The $4 million request in differentiated tuition fees is to help make sure tuition is lowered for all students and to honor the university’s mission to provide an affordable education for Iowa. 

For economic development, these funds would help expand the UNI Family Businesses Center (FBC) and the Institute for Decision Making. FBC has an important role for many of Iowa’s family-owned businesses. The expansion would also address work issues and further economic and technological innovations.This program serves 3,500 unique businesses in all 99 Iowa counties.


Athletics flagged 

The UNI Athletics Department was flagged yellow in its audit report. Being flagged yellow could seriously affect a department or area within the university. The flagging involved a difficult issue requiring the attention of upper management, the audit report said. 

The internal audit report stated, “The Athletics Administration audit was performed to evaluate if proper controls are in place and determine whether opportunities for improvement exist for current administration processes.” 

Some of their primary recommendations include reviewing financial management practices to maintain a balanced budget and positive account balances, and to ensure that travel authorizations and advances are completed in a timely fashion. The final recommendation was making the personnel action forms and termination checklists in accordance with university policy. 

“We also made recommendations related to updates needed for their handbook from their timeliness of reporting and improving the internal communication of any potential NCAA violations based on the severity and their required timelines,” Chief Audit Executive Debra Johnston said. 


Astrobiology underground with undergrads

Joshua Sebree, associate professor in the Department of Chemistry and Biochemistry, is currently the principal investigator of UNI’s base program awarded by the Space Grant Consortium. The project, titled “Wind Cave as a Terrestrial Analog for Possible ExoBiological Environments off Earth,” is focused on how a wind cave can serve as a model system for icy moons of the solar system. The team explores caves to find water and hydrothermal vents.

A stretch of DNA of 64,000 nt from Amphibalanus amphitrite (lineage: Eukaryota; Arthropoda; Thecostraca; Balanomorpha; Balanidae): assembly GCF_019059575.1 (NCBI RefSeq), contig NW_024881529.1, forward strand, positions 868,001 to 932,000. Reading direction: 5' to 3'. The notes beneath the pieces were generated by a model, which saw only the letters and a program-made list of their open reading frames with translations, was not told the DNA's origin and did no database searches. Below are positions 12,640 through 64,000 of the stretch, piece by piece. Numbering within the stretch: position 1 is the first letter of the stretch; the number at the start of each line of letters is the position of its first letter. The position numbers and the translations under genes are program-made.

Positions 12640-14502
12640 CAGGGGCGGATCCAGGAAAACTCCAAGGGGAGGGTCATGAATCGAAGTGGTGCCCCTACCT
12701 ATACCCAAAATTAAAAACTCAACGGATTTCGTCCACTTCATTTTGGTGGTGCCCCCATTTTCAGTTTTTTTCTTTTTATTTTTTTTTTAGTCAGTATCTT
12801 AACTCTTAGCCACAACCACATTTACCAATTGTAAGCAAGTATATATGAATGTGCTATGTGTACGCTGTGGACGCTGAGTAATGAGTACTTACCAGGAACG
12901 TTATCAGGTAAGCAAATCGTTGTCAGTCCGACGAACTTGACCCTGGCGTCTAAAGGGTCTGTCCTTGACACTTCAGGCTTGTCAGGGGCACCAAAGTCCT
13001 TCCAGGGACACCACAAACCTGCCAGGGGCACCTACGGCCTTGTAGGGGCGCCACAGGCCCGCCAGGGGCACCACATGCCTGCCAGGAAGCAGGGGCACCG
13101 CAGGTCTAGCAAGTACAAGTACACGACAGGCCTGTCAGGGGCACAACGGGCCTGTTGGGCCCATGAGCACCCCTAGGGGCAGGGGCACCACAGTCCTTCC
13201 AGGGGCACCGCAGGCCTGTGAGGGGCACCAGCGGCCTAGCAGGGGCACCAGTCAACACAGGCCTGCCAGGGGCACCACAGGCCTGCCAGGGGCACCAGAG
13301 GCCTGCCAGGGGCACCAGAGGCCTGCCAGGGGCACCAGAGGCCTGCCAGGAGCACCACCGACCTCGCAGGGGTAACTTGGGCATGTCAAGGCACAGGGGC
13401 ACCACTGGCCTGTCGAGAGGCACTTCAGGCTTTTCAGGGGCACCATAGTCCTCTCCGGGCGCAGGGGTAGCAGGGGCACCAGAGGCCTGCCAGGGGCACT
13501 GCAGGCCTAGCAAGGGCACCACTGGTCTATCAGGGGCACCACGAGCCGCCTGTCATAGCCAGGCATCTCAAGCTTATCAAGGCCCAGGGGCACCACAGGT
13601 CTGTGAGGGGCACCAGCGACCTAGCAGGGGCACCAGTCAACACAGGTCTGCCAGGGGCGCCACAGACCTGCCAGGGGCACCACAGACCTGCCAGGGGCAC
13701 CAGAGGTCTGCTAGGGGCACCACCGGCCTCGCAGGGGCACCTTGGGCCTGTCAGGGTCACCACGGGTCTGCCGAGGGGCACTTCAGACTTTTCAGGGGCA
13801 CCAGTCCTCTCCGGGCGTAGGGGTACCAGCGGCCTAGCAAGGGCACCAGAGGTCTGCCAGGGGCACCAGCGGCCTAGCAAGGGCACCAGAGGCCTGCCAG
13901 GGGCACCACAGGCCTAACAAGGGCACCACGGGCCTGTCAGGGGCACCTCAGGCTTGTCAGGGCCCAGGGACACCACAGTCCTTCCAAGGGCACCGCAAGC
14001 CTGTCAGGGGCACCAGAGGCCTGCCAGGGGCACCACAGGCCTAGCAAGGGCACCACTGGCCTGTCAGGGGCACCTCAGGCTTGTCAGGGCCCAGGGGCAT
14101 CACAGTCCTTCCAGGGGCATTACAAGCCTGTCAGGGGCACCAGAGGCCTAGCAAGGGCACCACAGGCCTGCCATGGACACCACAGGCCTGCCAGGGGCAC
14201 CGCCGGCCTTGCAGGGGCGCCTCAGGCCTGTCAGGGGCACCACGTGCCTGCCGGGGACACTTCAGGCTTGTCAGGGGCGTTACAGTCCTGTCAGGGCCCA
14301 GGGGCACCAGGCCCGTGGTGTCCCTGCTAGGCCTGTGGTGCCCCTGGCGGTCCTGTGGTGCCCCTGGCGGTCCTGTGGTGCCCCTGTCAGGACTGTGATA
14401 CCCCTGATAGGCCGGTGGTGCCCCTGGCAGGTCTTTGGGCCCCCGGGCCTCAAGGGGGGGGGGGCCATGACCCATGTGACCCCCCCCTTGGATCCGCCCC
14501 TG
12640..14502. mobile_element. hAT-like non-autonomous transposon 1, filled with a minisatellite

Two caves, Wind Cave National Park near Mount Rushmore and Cold Water Cave in Winneshiek County, Iowa, are the focus of the team’s explorations. Currently Sebree’s team is following organic trails and studying how water flows and where the energy comes from for food. Then the team goes to the end of the organic trail to find a colony of microbiology. The different water pools have different types of life. At the Wind Cave there were, “95 unique and unidentified genomic materials, and it is exceedingly pristine, amazing stuff,” Sebree said. This project provides a unique opportunity for 50 students and seven departments at UNI. Many alumni come back to the project to continue to share their wisdom. 



After three years, this year’s orientation took place in person, including an overnight stay. Some emerging themes that have popped up in looking at this year’s incoming class include shifting student and parent expectations, heightened concerns for student preparation, staffing challenges and increased student engagement. It was reported that during Panther Welcome week there was an 18 percent increase in participation compared to last fall. 

Some heightened concerns about students that UNI officials raised were finances, academic readiness and the sense of being overwhelmed.

All three universities are experiencing a shortage in student workers in regards to orientation. Illnesses are still a current challenge in staffing orientation. According to the Student Affairs presentation, the Panther Pantry has also felt an increase in demand with 600 more pounds of food being distributed in the first two weeks of fall 2021 semester. 



The basketball/volleyball practice facility will be under construction for $15 million, and wrestling practice facilities for $5 million. The outdoor soccer field will also be under construction for about $2 million during the 2025 fiscal year. The sources of funds for this construction will be through gifts and grants.